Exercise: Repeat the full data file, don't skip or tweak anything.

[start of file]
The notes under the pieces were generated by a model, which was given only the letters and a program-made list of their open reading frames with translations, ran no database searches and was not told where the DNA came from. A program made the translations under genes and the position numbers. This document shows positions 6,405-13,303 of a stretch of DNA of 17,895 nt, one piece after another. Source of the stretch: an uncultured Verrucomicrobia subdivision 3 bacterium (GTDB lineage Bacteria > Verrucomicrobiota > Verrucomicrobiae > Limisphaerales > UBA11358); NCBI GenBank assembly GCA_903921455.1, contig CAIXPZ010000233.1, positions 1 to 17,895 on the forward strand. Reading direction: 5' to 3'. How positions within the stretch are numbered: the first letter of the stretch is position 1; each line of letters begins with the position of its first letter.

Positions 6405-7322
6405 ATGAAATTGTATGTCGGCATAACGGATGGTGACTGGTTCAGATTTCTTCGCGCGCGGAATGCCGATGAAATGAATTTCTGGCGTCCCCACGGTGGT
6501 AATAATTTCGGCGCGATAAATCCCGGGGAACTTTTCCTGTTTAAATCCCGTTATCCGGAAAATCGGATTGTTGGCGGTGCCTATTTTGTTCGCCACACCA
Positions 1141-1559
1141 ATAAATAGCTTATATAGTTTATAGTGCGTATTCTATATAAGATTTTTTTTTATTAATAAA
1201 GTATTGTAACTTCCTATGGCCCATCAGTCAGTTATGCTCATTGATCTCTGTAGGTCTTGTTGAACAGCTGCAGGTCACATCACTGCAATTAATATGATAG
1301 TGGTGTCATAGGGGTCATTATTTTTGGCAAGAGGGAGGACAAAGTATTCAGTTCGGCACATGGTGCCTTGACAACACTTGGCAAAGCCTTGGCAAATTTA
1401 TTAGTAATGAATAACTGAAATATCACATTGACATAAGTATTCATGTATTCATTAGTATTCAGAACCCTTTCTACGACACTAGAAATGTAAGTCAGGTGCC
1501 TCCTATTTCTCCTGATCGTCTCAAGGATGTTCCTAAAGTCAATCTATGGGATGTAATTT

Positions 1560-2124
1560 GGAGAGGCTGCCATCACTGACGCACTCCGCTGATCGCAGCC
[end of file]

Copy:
The notes under the pieces were generated by a model, which was given only the letters and a program-made list of their open reading frames with translations, ran no database searches and was not told where the DNA came from. A program made the translations under genes and the position numbers. This document shows positions 6,405-13,303 of a stretch of DNA of 17,895 nt, one piece after another. Source of the stretch: an uncultured Verrucomicrobia subdivision 3 bacterium (GTDB lineage Bacteria > Verrucomicrobiota > Verrucomicrobiae > Limisphaerales > UBA11358); NCBI GenBank assembly GCA_903921455.1, contig CAIXPZ010000233.1, positions 1 to 17,895 on the forward strand. Reading direction: 5' to 3'. How positions within the stretch are numbered: the first letter of the stretch is position 1; each line of letters begins with the position of its first letter.

Positions 6405-7322
6405 ATGAAATTGTATGTCGGCATAACGGATGGTGACTGGTTCAGATTTCTTCGCGCGCGGAATGCCGATGAAATGAATTTCTGGCGTCCCCACGGTGGT
6501 AATAATTTCGGCGCGATAAATCCCGGGGAACTTTTCCTGTTTAAATCCCGTTATCCGGAAAATCGGATTGTTGGCGGTGCCTATTTTGTTCGCCACACCA
Positions 1141-1559
1141 ATAAATAGCTTATATAGTTTATAGTGCGTATTCTATATAAGATTTTTTTTTATTAATAAA
1201 GTATTGTAACTTCCTATGGCCCATCAGTCAGTTATGCTCATTGATCTCTGTAGGTCTTGTTGAACAGCTGCAGGTCACATCACTGCAATTAATATGATAG
1301 TGGTGTCATAGGGGTCATTATTTTTGGCAAGAGGGAGGACAAAGTATTCAGTTCGGCACATGGTGCCTTGACAACACTTGGCAAAGCCTTGGCAAATTTA
1401 TTAGTAATGAATAACTGAAATATCACATTGACATAAGTATTCATGTATTCATTAGTATTCAGAACCCTTTCTACGACACTAGAAATGTAAGTCAGGTGCC
1501 TCCTATTTCTCCTGATCGTCTCAAGGATGTTCCTAAAGTCAATCTATGGGATGTAATTT

Positions 1560-2124
1560 GGAGAGGCTGCCATCACTGACGCACTCCGCTGATCGCAGCC